Origin of Shinkyokushinkai

“Shinkyokushinkai” means Association of the Ultimate Truth. It originated from “Kyokushin”, which is a world-renowned “hard” Karate style founded by Sosai Matsutatsu Oyama. Mas Oyama was born Yong I-Choi on the 27th of July, 1923, in a village not far from Gunsan in Southern Korea. At a relatively young age he was sent to Manchuria, in Southern China, to live on his sister’s farm. At the age of nine, he started studying the Southern Chinese form of Kempo called Eighteen Hands from a Mr. Yi who was at the time working on the farm. When Oyama returned to Korea at the age of 12, he continued his training in Korean Kempo. In 1938, at the age of 15, he travelled to Japan to train as an aviator, to be like his hero of the time, Korea’s first fighter pilot. Survival on his own at that age proved to be more difficult than he thought, especially as a Korean in Japan, and the aviator training fell by the wayside.

He did however continue martial arts training, by participating in judo and boxing, and one day he noticed some students training in Okinawan Karate. This interested him very much and he went to train at the dojo of Gichin Funakoshi at Takushoku University, where he learned what is today known as Shotokan Karate. His training progress was such that by the age of seventeen he was already a 2nd dan, and by the time he entered the Japanese Imperial Army at 20, he was a fourth dan. At this point he also took a serious interest in Judo, and his progress there was no less amazing. The defeat and occupation of Japan almost proved to be too much for Mas Oyama, who nearly despaired. Fortunately, Korean Master So Nei Chu came into his life at that time. He was one of the highest authorities on Goju Ryu Karate at the time. It was he who encouraged Mas Oyama to dedicate his life to the Martial Way. He convinced Oyama to retreat away from the rest of the world for 3 years while training his mind and body.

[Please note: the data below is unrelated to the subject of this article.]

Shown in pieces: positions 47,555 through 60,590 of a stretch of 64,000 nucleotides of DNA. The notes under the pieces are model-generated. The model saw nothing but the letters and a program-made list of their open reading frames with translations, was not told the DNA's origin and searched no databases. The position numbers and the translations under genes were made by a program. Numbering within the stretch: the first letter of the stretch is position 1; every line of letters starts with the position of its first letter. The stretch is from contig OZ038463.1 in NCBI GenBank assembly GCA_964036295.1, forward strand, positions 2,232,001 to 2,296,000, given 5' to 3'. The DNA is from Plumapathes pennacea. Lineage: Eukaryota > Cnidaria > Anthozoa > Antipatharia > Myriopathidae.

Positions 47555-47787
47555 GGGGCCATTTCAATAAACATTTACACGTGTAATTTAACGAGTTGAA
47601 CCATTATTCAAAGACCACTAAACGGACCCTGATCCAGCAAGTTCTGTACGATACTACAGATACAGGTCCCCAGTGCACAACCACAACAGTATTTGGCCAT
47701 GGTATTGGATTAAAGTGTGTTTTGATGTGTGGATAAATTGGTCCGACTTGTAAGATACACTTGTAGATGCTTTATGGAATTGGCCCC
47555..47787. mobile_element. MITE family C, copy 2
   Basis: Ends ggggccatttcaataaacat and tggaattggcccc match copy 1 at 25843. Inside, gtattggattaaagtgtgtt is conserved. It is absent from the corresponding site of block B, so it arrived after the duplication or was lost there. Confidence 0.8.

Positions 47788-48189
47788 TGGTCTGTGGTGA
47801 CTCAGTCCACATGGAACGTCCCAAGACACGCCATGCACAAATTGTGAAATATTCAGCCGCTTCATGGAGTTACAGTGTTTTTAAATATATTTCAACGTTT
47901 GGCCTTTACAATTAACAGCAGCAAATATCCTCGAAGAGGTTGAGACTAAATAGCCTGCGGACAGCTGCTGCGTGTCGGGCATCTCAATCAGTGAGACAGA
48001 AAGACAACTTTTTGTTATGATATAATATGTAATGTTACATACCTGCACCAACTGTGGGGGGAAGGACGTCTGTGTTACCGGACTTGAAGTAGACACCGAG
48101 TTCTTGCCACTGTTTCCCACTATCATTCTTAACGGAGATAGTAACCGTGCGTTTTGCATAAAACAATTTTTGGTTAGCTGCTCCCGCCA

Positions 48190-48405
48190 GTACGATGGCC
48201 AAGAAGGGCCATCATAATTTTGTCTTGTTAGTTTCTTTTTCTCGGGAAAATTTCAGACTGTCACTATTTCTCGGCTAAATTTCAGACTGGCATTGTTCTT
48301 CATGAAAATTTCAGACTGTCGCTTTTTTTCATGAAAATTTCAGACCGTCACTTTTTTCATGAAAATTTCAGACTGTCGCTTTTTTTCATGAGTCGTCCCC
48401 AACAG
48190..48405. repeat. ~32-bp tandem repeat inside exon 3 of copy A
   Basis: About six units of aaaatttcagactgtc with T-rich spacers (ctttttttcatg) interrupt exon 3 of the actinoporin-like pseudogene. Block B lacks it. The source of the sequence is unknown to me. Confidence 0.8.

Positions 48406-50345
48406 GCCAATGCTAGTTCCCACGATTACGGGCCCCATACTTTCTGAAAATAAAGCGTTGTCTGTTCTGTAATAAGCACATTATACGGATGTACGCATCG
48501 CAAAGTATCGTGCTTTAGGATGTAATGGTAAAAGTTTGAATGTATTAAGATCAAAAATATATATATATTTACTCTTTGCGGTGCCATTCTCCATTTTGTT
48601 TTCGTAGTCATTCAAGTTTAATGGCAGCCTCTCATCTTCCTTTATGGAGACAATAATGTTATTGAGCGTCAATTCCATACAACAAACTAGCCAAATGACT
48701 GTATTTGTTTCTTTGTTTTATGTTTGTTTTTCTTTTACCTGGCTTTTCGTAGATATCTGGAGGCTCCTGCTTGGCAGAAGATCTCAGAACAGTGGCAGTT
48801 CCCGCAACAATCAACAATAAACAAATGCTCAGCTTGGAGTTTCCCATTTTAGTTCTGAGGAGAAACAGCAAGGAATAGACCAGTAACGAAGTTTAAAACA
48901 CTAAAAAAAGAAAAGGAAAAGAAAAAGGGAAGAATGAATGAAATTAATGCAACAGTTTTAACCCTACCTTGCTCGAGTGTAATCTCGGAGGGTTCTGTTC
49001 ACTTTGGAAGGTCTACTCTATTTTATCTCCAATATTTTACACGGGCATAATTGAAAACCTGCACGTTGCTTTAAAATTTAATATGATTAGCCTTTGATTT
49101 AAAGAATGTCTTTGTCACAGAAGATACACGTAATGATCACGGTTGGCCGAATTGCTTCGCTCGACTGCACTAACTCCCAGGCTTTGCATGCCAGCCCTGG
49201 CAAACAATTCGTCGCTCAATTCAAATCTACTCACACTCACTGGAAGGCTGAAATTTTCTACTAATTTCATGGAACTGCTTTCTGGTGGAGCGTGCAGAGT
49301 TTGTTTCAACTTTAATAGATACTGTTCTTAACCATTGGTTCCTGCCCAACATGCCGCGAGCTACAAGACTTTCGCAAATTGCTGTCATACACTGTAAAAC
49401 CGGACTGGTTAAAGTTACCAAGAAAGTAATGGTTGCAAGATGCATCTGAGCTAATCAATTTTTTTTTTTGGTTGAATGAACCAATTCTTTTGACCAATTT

At 23, Oyama met Eiji Yoshikawa, the author of the novel Musashi, which was based on the life and exploits of Japan’s most famous Samurai. Eiji and his novel helped teach Oyama about the Samurai Bushido code and what it meant. That same year, Oyama went to Mt. Minobu in the Chiba Prefecture. He thought that this would be an appropriate place to commence the rigorous training that he planned for himself.

The relative solitude was strongly felt and it became even harder for Oyama, who wanted more than ever to return to civilization. Master So Nei Chu wrote to him suggesting that he shave off an eyebrow in order to get rid of the urge. Surely he wouldn’t want anyone to see him that way! This and other more moving words convinced Oyama to continue, and he resolved to become the most powerful Karate-ka in Japan.